Canadian Electrical Industry News Week

 

July 9, 2017

Bill BurrIn this article: Section 52 — Diagnostic imaging installations. The CE code is a comprehensive document. Sometimes it can seem quite daunting to quickly find the information you need. This series of articles provides a guide to help users find their way through this critical document. This is not intended to replace the notes in Appendix B or the explanations of individual requirements contained in the CEC Handbook**, but will hopefully provide some help in navigating the code.

Rule 52-000 Scope states that Section 52 is a supplementary or amendatory section of the code and applies to the installation of X-ray and other diagnostic imaging equipment operating at any frequency, but does not provide any specifications for safeguards against radiation. Information on radiation safeguards is contained in the series of Health Canada Safety Codes for radiation protection. The CSA CEC Handbook provides additional explanations and tables.

Rule 52-002 provides some special terminology for this section, and defines momentary and long-term ratings of 20 seconds and 5 minutes respectively for operation of applied x-ray and computerized tomography equipment.

Rule 52-004 provides guidelines for guarding of high-voltage parts, and requires that high-voltage parts be contained within bonded to ground metal enclosures, or within separate rooms or enclosures where a circuit control switch controlling the diagnostic imaging equipment is interlocked, to be open when the door is open and unlocked, and be insulated from the enclosure. In addition, high-voltage circuit conductors must be of the shockproof type. If a milliammeter is provided, it must be either connected in the bonded-to-ground circuit conductor, or guarded, if connected in the high-voltage conductor.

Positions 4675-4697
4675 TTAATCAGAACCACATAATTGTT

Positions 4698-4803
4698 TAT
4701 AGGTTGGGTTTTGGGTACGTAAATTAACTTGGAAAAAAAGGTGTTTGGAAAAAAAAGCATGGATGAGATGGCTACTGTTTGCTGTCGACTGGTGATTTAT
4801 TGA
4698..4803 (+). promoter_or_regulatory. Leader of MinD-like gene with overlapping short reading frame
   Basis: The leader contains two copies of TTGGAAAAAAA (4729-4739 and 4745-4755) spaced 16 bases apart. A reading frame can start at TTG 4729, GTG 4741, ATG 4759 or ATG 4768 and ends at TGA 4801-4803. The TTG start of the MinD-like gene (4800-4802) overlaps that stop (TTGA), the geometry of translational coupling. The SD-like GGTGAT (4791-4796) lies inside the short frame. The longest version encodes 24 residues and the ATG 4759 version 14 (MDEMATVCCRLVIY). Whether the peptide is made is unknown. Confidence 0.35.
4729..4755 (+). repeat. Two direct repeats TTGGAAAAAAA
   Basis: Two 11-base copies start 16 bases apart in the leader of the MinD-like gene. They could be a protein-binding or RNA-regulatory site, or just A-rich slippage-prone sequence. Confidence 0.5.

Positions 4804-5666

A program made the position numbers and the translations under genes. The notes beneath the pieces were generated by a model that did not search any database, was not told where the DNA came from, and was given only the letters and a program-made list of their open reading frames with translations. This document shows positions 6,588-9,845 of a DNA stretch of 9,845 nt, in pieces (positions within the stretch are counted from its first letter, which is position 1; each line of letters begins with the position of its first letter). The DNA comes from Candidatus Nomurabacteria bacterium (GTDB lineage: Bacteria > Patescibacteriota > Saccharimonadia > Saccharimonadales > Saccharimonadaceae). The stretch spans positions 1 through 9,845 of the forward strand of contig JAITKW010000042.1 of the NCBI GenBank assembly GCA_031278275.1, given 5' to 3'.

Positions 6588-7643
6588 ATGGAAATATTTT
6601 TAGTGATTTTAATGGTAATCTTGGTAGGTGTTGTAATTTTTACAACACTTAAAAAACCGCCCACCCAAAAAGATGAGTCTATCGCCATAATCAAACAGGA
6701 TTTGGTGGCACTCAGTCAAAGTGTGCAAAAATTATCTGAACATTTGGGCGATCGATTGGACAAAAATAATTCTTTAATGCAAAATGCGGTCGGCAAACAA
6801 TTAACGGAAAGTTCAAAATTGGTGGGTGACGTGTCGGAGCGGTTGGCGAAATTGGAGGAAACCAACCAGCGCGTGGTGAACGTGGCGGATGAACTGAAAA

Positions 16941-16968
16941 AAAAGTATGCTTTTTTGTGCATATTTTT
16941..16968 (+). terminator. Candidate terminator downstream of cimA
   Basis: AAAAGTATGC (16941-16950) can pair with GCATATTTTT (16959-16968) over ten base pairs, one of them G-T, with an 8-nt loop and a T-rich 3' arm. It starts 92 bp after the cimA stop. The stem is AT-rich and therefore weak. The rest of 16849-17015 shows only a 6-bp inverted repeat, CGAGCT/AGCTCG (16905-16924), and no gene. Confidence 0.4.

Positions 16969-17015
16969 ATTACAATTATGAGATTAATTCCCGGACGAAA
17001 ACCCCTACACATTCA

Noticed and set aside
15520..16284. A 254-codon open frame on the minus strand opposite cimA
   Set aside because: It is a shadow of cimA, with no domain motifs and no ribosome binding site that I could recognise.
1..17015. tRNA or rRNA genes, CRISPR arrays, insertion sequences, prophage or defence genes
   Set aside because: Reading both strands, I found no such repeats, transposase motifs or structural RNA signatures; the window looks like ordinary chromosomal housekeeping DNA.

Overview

Rule 52-006 permits mobile diagnostic equipment, and permanently connected diagnostic equipment on a 30 amp or less branch circuit, to be supplied with a plug and hard-usage cable or cord.

Rule 52-008 specifies that a disconnect must be placed in the supply circuit in a location accessible from the radiation control of the diagnostic equipment. The rating of the disconnect for X-ray or computerized tomography equipment is based on 100% of the power input required for the long-time rating of the equipment, or 50% of the power input required for the momentary rating of the equipment, whichever is greater. For equipment on a 120volt, 30amp circuit, the required disconnect may be a receptacle and plug of the appropriate size.

Rule 52-010 exempts transformers and capacitors, forming part of diagnostic imaging equipment, from the requirements of Section 26. This equipment must comply with the CEC Part II product standard for the equipment. Capacitors must be provided with a means for automatically discharging and grounding the plates when the supply is disconnected. This is not required if the current-carrying parts of the capacitors and conductors are located 2.5 meters or more above the floor and accessible to only authorized persons, or, if located within 2.5 meters of the floor, within

• metal enclosures that are bonded to ground, or
• enclosures of insulating material

Rule 52-012 provides for protection where step-up transformers are used for diagnostic equipment. The low-voltage circuit of the step-up transformer is required to have an overcurrent device with no exposed live parts, installed as part of or adjacent to the equipment that protects the high-voltage radiographic circuit from all fault conditions. Where the above overcurrent device is too large to protect other fluoroscopic or therapeutic circuits on the equipment, additional overcurrent protection needs to be installed to protect these circuits. In the case of portable equipment, the above requirements also apply. However, an exemption can be applied if all high-voltage parts are enclosed in a single metal enclosure, bonded to ground. Where more than one apparatus is supplied by a common high-voltage source, other switches must be installed to independently disconnect each apparatus from the high-voltage source.